According to the North Korean news agency's release, "The test will contribute to defending the sovereignty of the country and the nation and socialism and ensuring peace and security on the Korean Peninsula and the region around it."

The release added that the test was successful and was more powerful than its previous test.

"The current nuclear test was safely conducted on a new higher level in terms of its explosive power and technology," the news agency report said. "The results of the test helped satisfactorily settle the scientific and technological problems arising in further increasing the power of nuclear weapons and steadily developing nuclear technology."

In April, North Korea announced that it had begun harvesting plutonium from spent fuel rods at its main nuclear plant. The move, in defiance of U.N. sanctions, came as another blow to international efforts to dismantle the communist nation's nuclear program.

North Korea is thought to have enough weaponized plutonium to make more than half a dozen bombs, analysts say.

Russia, China, South Korea, Japan and the U.S. have been negotiating with North Korea on ending its nuclear weaponry program for years, but the rogue nation recently walked away from the so-called six-party talks.

North Korea had been angered by international reaction to what it called a peaceful satellite launch April 5, which many observers believed was actually a long-range missile test.

Security experts on Monday said they were awaiting the results of the strength of the North's latest nuclear test.

Daniel Pinkston, Northeast Asia Deputy Project Director for the International Crisis Group, a global security think tank, said that the previous North Korean nuclear test registered at about 1-kiloton, a measure of the amount of the explosives involved.

Most tests by other nations have ranged from 20 to 40 kilotons, Pinkston said.

"We're waiting to see what the yield (or strength) of the latest test was," he said. "Apparently, the North Koreans had suggested to the Chinese that its test would be in the 4-kiloton range."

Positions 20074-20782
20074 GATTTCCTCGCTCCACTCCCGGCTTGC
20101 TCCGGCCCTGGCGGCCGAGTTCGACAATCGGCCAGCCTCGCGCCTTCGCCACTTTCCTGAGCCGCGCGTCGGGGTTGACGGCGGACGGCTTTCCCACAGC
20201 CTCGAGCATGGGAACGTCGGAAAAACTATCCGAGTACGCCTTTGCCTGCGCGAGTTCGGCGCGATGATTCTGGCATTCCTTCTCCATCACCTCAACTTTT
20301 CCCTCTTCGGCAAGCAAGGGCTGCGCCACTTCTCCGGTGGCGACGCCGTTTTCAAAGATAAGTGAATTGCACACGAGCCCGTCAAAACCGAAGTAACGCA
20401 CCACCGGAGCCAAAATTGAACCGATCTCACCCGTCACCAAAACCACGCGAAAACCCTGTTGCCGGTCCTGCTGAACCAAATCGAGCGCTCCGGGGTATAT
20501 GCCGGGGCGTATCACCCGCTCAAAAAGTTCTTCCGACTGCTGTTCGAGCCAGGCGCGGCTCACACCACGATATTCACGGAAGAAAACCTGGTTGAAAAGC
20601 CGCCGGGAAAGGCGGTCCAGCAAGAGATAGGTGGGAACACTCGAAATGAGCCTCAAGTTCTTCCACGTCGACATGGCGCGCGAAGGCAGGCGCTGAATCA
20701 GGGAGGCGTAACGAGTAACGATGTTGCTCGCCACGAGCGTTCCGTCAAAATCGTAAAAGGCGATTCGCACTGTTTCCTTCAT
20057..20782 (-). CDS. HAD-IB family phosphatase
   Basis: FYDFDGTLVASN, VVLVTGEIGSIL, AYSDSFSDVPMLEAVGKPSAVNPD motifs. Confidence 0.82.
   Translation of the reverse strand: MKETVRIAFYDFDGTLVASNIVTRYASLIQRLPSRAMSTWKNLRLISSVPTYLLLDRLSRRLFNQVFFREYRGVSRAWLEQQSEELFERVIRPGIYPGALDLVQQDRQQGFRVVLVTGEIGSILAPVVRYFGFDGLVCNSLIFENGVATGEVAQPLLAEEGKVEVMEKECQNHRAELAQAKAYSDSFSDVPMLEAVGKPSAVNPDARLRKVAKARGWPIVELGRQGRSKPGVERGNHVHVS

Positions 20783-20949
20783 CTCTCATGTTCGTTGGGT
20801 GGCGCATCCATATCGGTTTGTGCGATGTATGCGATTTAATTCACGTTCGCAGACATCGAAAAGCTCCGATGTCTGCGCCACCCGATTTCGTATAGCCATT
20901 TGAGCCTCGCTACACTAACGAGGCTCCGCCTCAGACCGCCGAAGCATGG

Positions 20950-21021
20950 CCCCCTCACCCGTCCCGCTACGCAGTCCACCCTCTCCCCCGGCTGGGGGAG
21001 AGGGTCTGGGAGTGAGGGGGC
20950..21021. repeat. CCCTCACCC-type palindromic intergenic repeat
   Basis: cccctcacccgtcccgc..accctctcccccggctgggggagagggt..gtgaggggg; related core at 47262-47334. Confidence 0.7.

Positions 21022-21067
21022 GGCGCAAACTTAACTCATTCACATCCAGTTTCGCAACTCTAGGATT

The 2006 test was considered a failure by many analysts and North Korea might be trying to work out design flaws in its current test, he added.

"This test was pretty predictable. North Korea has been ready for this event and told the whole world about it," Koh Yu-hwan, a Dongguk University professor of North Korea studies, said Monday.

He said that North Korean leader Kim Jong Il has been frustrated by a lack of progress with desired one-on-one talks with the Obama administration.

"For the moment, it seems that North Korea internally agreed to strengthen its nuclear deterrence," he said.

Analysts said the nuclear test was the latest move in Kim's strategy to boost his position at home. Kim, who many believe suffered a debilitating stroke last year, is said to be trying to secure support for one of his three sons to succeed him.

A successful nuclear program would defy the global community and win support for his chosen successor from the nation's hard-line military forces, said to number more than 1 million men.

Staff writer Paul Richter in Washington and researcher Ju-min Park in Seoul contributed to this report.

Mediation centres may cut court load -- Nepal's mediation centers successful by Kamal Raj Sigdel

Mediation centres may cut court load


KATHMANDU, May 24 - A legal battle between a government school and an NGO (name withheld) over land went on for 45 odd years at the Supreme Court. But there still was no end in sight. The two parties then opted to take help of the Mediation Centre, a Supreme Court (SC) initiative. The case ended swiftly with no one losing.

There are many such success stories. The SC began practicing mediation in 2006, as a new method of "non-binding dispute resolution". The process involves a neutral third party that tries to help the disputing parties to reach a mutually agreeable win-win solution.

Of the 354 cases referred to the Mediation Centre at the SC in the past three years, 20 percent have been resolved successfully despite Centre's limited resources and amateur mediators. At present six mediation centres are operational across the country and, according to SC sources, 20 others will be soon established.

Both the Muluki Act 2020 of BS and Local Self Governance Act 2055 of BS have provisions for mediation but was not used for long because stakeholders underrated its potential.

The SC in 2006 realised that mediation centres would be the best way to unburden the case loads in the courts and the centres came into existence. Nepal's courts grapple with roughly 100,000 cases annually, half of them as backlogs.

Given the current 20 percent success rate, mediators project the figure could reach beyond 50 percent provided the challenges facing mediation centres are addressed.

Key challenges include lack of a separate act on mediation, policy, lack of competent human resources and lack of awareness on mediation process among lawyers and general public.

"There is no specific mechanism to nominate mediators and they are appointed arbitrarily," says former justice Shyam B Pradhan, a mediator who resolved the above-mentioned 45-year long lawsuit.